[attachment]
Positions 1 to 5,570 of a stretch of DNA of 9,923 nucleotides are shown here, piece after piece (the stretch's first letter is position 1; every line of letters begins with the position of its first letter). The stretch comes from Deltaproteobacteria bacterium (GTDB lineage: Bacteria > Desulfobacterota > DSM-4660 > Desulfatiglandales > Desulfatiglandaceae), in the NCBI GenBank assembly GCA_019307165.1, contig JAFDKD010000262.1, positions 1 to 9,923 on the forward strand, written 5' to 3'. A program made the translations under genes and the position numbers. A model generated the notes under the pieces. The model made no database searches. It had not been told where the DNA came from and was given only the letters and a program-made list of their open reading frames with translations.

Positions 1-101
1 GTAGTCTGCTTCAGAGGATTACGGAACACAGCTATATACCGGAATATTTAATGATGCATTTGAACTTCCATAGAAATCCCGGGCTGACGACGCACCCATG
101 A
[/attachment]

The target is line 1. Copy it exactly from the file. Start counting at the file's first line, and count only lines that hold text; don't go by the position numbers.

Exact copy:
Positions 1 to 5,570 of a stretch of DNA of 9,923 nucleotides are shown here, piece after piece (the stretch's first letter is position 1; every line of letters begins with the position of its first letter). The stretch comes from Deltaproteobacteria bacterium (GTDB lineage: Bacteria > Desulfobacterota > DSM-4660 > Desulfatiglandales > Desulfatiglandaceae), in the NCBI GenBank assembly GCA_019307165.1, contig JAFDKD010000262.1, positions 1 to 9,923 on the forward strand, written 5' to 3'. A program made the translations under genes and the position numbers. A model generated the notes under the pieces. The model made no database searches. It had not been told where the DNA came from and was given only the letters and a program-made list of their open reading frames with translations.